Iceland sits on the mid-Atlantic ridge, the meeting point of the North American and Eurasian plates. These are moving apart from each other. Across Iceland it's common to find fissures, where the surface of the earth is literally ripped apart.
Although it's since been filled in somewhat by rubble, the depths of the Grjótagjá fissure still steam, and its caves contain thermal springs that are up to 120°F, too hot to swim comfortably, and with a high risk of collapse.
East of Mývatn and the Krafla volcanic region, the landscape becomes desolate. Grey expanses of volcanic rubble stretch for tens of kilometers, and the region is too arid for plant life to take hold. The strongest illustration is the sudden absence of grazing sheep, the otherwise ubiquitous obstacles in Icelandic driving.
The sudden appearance of the Jökulsá á Fjöllum ("Glacial River in the Mountains") is a surprise. It flows from the massive Vatnajökull, the ice cap that covers 8% of the country. The river flows into the canyon Jökulsárgljúfur, which was primarily formed by a catastrophic volcanic eruption and the ensuring flooding, instead of the more typical long-term river erosion.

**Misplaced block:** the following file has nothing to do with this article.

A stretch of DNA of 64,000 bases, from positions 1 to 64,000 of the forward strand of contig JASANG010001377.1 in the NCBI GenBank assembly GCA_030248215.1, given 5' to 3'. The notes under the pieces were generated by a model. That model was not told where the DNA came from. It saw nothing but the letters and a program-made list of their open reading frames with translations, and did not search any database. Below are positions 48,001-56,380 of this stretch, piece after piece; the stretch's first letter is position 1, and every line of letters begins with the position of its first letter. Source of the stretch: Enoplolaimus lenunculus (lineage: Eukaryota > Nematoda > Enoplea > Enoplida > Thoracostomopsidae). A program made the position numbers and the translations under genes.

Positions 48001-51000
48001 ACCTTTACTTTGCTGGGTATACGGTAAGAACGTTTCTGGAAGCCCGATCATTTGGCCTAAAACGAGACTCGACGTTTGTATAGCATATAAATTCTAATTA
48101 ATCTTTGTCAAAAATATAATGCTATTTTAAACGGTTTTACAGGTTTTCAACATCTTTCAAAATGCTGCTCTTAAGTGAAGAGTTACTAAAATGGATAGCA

The edges of the canyon are lined with columnar volcanic basalt, making it look eerily like it was designed and constructed by an ancient culture.
It's also home to some of Iceland's most spectacular waterfalls. Our first stop is the beautiful and elegant Selfoss.
Its spray is visible from several kilometers away. You hear it long before you ever see it. It takes several minutes to take in its scale.
The canyon drops steeply and widens considerably at Dettifoss, where the volume of water and huge vertical drop earns it the title of "Europe's most powerful".
No place on the western rim of the canyon is immune from the spray, and the trails are slippery and eroding rapidly. Sightseers hide their cameras inside their raincoats until they find the right moment to whip them out for snapshots. Faces glisten with water droplets and shine in wonder and awe.
Downstream from Dettifoss is Hafragilsfoss, a lonely and little-visited spot, although unexpectedly verdant and beautiful. A trail leads down from the upper canyon rim, but the drizzly weather keeps us from exploring it today.